We tend to think of freedom of speech as a central element of the American creed, an idea as old as the nation itself. But while the notion of protecting speech appears in unusually direct language of the first amendment ("Congress shall make no law..."), which was ratified in 1791, it wasn't until the early and middle decades of the twentieth century that Supreme Course addressed what freedom of speech meant in real terms. That era, defined roughly by cases emerging from the First World War and the landmark rulings of the Warren Court in the 1960s, is the focus of this course, a period of enormous intellectual vitality in which some of the nation's greatest legal figures - Oliver Wendell Holmes, Learned Hand, Felix Frankfurter, Louis Brandeis, Hugo Black, William Brennan and Benjamin Cardozo - engaged in a crucial dialogue over the interplay competing values: between speech and equality, speech and privacy, speech and security, speech and community. Their work, both speculative and experimental, had the trial-and-error quality of the laboratory at a time which so much of modern life was being "invented": not only the integration of new machines like the automobile and the radio and the motion picture camera into the lives of ordinary people, but new conceptions of the relationship between government and citizen which led to the modern liberal states. We are living with the results of that "age of invention" which, for our purposes in the class, includes a society that values speech perhaps more than any in human history.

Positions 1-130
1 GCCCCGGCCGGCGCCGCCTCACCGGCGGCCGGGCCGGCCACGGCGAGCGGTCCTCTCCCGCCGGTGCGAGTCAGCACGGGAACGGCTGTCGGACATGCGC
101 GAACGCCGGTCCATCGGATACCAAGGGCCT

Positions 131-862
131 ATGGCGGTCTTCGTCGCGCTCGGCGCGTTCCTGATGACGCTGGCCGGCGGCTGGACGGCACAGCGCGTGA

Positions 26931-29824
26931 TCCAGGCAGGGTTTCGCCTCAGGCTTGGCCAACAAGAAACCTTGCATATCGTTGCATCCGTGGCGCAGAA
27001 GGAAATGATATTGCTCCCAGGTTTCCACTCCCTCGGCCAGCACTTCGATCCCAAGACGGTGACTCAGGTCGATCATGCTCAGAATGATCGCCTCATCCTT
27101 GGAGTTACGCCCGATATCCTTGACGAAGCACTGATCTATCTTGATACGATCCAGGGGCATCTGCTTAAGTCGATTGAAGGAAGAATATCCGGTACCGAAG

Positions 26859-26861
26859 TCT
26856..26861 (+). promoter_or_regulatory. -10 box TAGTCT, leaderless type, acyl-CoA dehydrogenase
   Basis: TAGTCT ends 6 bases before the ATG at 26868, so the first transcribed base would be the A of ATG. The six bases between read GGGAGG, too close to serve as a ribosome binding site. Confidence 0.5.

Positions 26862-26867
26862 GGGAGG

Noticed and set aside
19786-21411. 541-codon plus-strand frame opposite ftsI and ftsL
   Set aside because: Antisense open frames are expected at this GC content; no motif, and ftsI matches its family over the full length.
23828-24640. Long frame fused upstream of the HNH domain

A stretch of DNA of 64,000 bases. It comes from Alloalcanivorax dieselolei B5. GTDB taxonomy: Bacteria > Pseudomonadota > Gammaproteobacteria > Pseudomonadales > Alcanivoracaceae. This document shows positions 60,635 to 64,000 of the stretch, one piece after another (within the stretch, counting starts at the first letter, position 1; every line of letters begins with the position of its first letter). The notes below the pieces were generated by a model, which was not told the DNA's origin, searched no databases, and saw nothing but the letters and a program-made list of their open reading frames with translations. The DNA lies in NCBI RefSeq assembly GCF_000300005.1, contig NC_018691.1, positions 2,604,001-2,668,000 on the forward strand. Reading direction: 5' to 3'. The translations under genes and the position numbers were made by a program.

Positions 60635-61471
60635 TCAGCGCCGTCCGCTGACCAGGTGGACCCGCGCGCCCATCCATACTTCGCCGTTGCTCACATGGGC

COURSE FORMAT: Seminar
Level: UGRD Credit: 1 Gen Ed Area Dept: SBS GOVT Grading Mode: Graded
Last Updated on MAR-30-2006
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